Sat. Jul 2nd, 2022

Barbara Smith is a queer feminist activist and scholar who was instrumental in the advent of the Combahee River Collective and other movements. She was born and raised in Cleveland, Ohio and attended Mount Holyoke College, which she assisted in desegregating. Disillusioned by the misogyny she found in male-dominated Black Nationalist groups, Smith became involved in the National Black Feminist Organization and later went on to form a more distinct radical group.

The Combahee River Collective was a black American feminist queer organization that was active from 1974 to 1980 in Boston. The Collective was a response to the lack of intersectionality in feminism. The name of the organization references the actions of Harriet Tubman at the Combahee River, the result of which freed over 750 slaves—the only military operation in American history planned and led by a woman. The group issued a powerful manifesto entitled the Combahee River Collective Statement, a document that was and continues to be crucial to the modern black feminist movement and identity.

Barbara Smith and others started the Collective after attending a National Black Feminist Organization meeting and realizing their desire for more radical social change in addition to the needs of the queer community. Over the course of weekly meetings and occasional retreats, the Collective identified, in the words of author Alexis De Veaux, “the limitations of white feminists’ fixation ‘on the primacy of gender as an oppression’” as well as the specific problems of black women, both straight and queer. Members were influenced by both the black Marxist and Nationalist movements; author Roderick Ferguson describes their ideas as “rearticulating coalition to address gender, racial and sexual dominance as part of capitalist expansion globally.”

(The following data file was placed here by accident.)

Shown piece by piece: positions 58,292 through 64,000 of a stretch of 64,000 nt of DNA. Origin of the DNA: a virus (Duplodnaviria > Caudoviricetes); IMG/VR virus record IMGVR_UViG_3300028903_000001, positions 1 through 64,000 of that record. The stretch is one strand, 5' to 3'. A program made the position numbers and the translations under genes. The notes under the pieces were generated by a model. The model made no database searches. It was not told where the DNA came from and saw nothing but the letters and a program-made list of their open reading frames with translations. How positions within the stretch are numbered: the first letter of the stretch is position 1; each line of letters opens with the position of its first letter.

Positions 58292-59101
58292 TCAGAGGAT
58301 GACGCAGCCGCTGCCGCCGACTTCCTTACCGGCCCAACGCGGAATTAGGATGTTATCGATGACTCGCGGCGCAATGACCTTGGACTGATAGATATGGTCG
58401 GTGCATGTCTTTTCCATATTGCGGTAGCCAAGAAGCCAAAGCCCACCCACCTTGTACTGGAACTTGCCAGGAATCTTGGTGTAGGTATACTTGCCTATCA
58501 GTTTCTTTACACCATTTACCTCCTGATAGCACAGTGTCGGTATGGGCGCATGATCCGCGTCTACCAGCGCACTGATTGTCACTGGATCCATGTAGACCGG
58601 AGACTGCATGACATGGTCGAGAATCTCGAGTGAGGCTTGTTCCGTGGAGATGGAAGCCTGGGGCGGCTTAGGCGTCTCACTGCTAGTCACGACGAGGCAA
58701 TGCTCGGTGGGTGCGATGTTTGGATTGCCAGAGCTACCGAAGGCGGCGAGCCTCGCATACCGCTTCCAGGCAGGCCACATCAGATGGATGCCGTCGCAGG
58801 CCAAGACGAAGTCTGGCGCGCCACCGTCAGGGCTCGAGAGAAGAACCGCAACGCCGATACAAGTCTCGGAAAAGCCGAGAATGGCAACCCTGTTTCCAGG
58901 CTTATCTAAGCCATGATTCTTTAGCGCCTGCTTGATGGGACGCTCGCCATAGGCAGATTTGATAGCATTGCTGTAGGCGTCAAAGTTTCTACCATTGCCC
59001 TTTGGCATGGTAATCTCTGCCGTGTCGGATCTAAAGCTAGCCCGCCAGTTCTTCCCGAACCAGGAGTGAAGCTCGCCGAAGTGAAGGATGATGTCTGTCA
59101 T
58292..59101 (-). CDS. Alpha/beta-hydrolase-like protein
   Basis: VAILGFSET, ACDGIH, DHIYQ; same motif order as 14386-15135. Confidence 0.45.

The Combahee River Collective Statement was composed of four parts: “The Genesis of Contemporary Black Feminism,” “What We Believe,” “Problems in Organizing Black Feminists” and “Black Feminist Issues and Projects.” M.E. Hawkesworth and Maurice Kogan called the statement “what is often seen as the definitive statement regarding the importance of identity politics, particularly for people whose identity is marked by multiple interlocking oppressions.” The document’s impact continues to be seen in the political, social and cultural realms today. Barbara Smith was instrumental in the formation of this movement and a force of nature in her own right.

Caroline Fritz is a third-year student majoring in English with minors in French and linguistics.

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